Is it possible that these writers simply aren’t aware of the illiberal nature of critical race theory? No. French, in particular, denounced critical race theory in 2012 as a dangerous cult that enforced its orthodoxy with “vicious” harassment on the Harvard University campus; in 2017, he described it as “racial poison” that “leads to sheer cruelty and malice.” In our recent podcast conversation, after I suggested that critical race theory was nearing hegemony within our institutions, he pushed back, arguing that if the critical theorists had truly achieved hegemony, our conversation would not have been possible—it would have been outlawed, censored, banned. This is telling: French understands that critical race theory is a totalitarian ideology that, if it were to achieve absolute power, would immediately dismantle liberalism, beginning with the right to free speech. But he and his coauthors neglect the obvious question. If critical race theory is “racial poison,” why allow it to seize control of our schools? If critical race theorists are “magnetic, preacher-like personalities” who seek totalitarian power, why defend their pursuit of this power in the name of liberalism?
This argument turns tolerance into a farce. It purports to defend Enlightenment rationalism, equality under the law, and individual rights themselves while ceding substantive power to those who explicitly oppose these things. Those making such arguments wind up enabling the most intolerant voices in our society, who would end up perverting the very values they claim to cherish. Public school teachers forcing first-graders to denounce themselves as racists would become “free speech”; university diversity officers forcing students through race reeducation programs would become “academic freedom.” For these “heterodox” thinkers, the ratchet only goes one way: states such as California, Oregon, Washington, and Illinois can mandate critical race theory in their state curricula and teacher training programs; but if states such as Texas, Oklahoma, Idaho, and New Hampshire prohibit it, that is an “un-American” threat to “the expression of ideas.”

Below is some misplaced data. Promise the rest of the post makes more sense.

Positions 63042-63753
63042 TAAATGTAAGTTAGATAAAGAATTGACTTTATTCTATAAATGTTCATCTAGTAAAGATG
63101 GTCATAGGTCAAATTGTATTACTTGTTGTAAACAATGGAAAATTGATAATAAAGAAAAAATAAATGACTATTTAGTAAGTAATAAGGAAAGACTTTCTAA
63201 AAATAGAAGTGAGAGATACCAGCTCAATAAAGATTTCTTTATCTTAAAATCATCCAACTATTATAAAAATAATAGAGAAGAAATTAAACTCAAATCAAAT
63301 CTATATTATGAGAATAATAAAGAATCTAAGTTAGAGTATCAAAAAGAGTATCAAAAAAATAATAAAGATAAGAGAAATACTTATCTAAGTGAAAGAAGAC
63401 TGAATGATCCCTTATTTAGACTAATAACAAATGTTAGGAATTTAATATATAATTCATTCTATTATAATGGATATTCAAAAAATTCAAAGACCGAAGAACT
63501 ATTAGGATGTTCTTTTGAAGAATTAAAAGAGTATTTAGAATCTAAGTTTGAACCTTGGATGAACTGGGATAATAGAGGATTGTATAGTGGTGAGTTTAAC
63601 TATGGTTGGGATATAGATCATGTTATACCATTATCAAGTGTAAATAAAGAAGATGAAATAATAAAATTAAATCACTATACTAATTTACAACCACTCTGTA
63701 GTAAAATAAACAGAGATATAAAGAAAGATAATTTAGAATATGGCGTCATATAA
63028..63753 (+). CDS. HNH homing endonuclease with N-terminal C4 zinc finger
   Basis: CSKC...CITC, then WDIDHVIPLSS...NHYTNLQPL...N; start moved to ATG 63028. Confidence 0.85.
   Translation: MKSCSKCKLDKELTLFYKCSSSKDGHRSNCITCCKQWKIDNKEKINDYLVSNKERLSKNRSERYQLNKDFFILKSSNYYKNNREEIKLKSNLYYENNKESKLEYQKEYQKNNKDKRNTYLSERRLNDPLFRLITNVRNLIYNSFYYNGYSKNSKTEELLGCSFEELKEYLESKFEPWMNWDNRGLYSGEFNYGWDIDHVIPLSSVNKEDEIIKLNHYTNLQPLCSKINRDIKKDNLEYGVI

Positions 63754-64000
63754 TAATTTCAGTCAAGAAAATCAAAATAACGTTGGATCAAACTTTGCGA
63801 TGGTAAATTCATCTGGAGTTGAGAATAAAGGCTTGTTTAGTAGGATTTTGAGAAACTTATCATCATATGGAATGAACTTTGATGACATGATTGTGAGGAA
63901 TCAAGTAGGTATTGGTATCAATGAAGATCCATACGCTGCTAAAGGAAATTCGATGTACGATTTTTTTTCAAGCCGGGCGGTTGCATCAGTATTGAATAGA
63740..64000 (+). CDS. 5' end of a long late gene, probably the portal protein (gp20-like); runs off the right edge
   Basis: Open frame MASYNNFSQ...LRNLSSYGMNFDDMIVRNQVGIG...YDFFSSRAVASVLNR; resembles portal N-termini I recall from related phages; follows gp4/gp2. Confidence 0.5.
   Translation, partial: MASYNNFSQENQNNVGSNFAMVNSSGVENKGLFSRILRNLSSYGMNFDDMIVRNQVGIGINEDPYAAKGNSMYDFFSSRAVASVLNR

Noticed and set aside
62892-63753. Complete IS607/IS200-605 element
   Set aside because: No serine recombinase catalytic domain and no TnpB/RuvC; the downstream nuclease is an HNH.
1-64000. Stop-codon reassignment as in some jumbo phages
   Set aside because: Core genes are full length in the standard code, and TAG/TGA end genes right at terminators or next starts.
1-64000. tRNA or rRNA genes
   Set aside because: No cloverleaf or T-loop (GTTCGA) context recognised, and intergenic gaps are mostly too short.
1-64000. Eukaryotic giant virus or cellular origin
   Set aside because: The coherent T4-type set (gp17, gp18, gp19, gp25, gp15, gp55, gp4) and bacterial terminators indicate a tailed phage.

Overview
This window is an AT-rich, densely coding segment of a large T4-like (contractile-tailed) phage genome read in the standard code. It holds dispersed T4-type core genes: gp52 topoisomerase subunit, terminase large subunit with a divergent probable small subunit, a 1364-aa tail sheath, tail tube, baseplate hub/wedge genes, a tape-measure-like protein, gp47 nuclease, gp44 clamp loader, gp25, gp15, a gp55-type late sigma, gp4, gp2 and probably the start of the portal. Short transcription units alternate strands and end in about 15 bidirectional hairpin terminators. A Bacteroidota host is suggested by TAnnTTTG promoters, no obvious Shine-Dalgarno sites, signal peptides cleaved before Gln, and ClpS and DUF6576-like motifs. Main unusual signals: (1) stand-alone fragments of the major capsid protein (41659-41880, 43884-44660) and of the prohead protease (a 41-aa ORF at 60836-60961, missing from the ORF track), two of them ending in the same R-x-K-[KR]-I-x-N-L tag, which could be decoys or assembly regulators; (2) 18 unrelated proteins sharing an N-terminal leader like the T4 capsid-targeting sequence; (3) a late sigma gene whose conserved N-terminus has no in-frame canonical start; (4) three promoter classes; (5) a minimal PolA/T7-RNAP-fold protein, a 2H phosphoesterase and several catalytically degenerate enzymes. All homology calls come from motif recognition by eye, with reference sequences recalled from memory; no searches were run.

Luckily, the American public has more sense. The revolt against critical race theory has inspired millions of parents to engage in the political process, protest at school board meetings, run for office, file lawsuits, and lobby state legislators to stop the madness through the rightful exercise of democratic power. According to a recent YouGov/Economist poll, 64 percent of Americans have heard about critical race theory and 55 percent “have a good idea what it is.” Of that second group, 58 percent view it unfavorably, including 72 percent of independents who believe including it in school curricula is “bad for America.” These citizens understand implicitly that public schools are being devoured by a hostile ideology that seeks to divide the country by race and undermine the core principle of democratic control. They understand a simple truth: in a democracy, voters get to decide how to shape, guide, and restrict public institutions, especially those that have power over children.
As one can learn at any Alcoholics Anonymous meeting, the solution to enablers is to cut them out of the process. Political leaders should prioritize protecting American families and ignore the nitpicking and prevarications of the intelligentsia. The war against critical race theory is a war worth fighting and winning. The alternative is a path to demoralization, empty gestures—and defeat.